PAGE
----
Our program “World Report” airs tomorrow (Tuesday) night. As always it is on at 9pm Eastern time, 8 Central, 7 Mountain, and 6 Pacific. Then it airs again in each time zone three hours later. If you have a high def TV but don’t know where HDNet is on your set, you should get us if you’re on DirecTV, Dish Network, Comcast (in most but not all of the country), AT&T Cable, and most smaller (but again, not all) cable systems in the US and Canada. Sometimes we’re listed in the on-screen guide as “HDNet,” sometimes shortened to just “HDN.”

If someone doesn’t have high def or otherwise can’t watch HDNet, here’s another way to see the piece: by each Wednesday morning after each Tuesday night, you can download our program to your computer (in fact you can download every World Report episode from the last two years) from the iTunes store for a buck-99; if you’ve never done that before, it’ll involve a one-time visit to a page where you put in secure credit card information. Here’s how to go about it:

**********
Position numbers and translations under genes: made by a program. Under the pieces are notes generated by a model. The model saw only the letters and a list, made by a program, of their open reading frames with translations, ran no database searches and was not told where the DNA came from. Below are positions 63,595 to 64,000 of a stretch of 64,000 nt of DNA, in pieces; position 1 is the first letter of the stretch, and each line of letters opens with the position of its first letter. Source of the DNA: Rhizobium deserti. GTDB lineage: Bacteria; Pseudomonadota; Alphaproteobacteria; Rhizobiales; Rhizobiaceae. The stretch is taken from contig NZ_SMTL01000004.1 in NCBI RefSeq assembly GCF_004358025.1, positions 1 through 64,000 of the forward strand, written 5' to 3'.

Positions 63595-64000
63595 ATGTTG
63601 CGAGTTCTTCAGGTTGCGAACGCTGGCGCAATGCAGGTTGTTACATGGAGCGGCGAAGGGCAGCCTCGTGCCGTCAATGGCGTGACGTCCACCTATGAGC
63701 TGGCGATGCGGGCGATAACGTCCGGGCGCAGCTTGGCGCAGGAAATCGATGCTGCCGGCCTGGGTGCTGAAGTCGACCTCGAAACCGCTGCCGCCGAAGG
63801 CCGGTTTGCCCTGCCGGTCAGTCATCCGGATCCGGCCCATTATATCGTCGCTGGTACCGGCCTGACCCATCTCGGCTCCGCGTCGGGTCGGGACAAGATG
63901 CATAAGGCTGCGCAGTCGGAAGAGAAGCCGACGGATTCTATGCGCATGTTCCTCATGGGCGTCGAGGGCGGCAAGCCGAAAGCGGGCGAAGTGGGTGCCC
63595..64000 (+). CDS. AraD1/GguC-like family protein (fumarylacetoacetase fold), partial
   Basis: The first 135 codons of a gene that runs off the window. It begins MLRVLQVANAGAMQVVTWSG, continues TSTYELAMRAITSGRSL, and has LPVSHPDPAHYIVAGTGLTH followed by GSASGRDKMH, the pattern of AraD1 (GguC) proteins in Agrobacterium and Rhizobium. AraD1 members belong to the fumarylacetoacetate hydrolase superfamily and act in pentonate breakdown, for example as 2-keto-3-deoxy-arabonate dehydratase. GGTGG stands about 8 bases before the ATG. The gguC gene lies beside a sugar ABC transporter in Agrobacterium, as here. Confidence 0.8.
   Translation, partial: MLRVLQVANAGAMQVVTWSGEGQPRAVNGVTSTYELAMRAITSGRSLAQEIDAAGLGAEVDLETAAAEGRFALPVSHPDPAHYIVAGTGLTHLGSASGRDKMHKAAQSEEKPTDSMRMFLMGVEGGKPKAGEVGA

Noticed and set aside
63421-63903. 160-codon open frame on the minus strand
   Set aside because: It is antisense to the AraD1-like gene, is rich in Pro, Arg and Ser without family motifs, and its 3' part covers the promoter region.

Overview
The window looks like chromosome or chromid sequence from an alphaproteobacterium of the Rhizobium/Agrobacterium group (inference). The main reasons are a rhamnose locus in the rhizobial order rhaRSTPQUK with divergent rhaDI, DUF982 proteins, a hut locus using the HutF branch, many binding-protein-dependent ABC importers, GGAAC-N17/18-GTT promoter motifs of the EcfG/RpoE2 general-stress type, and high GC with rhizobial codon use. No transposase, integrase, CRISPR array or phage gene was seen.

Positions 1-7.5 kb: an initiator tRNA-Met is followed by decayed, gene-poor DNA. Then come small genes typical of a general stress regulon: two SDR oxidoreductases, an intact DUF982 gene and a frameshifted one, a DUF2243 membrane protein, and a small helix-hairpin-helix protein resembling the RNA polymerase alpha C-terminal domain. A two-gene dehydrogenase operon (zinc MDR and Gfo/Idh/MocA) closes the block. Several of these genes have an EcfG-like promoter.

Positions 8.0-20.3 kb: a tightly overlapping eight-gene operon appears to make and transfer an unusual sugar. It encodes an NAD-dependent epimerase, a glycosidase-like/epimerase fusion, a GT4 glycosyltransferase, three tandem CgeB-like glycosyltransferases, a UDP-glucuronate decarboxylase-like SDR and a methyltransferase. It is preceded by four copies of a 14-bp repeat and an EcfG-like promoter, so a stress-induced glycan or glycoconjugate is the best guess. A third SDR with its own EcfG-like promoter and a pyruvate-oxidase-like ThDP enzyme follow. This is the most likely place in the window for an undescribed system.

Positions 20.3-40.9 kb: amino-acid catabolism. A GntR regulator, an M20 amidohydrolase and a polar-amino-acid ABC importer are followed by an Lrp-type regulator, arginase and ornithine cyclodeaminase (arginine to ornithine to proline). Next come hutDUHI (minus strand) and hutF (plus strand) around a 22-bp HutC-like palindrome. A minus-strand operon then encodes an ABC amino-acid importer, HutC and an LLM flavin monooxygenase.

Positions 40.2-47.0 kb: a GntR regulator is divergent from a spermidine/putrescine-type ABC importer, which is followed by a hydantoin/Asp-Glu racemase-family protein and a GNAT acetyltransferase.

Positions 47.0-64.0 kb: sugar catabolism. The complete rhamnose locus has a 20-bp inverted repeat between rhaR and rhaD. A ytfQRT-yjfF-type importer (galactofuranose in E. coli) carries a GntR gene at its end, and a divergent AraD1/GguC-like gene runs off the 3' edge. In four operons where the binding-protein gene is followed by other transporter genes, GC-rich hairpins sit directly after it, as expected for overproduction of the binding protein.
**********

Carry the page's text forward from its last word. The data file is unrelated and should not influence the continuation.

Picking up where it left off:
1. Go to
2. Click on the logo on the right side of the page that says “Download on iTunes”
3. Once the store appears, don’t do anything; it should automatically go to a select number of episodes of World Report. You will see a small grey scroll-bar on the right side; scroll to the bottom where the latest episode should be listed.


August 13th, 2010

FBI police harass student for photographing "sensitive" area 0

By Carlos Miller




Jerome Vorus, who is becoming a full-fledged photo rights activist while still in his teens, had yet another confrontation Friday over his photography.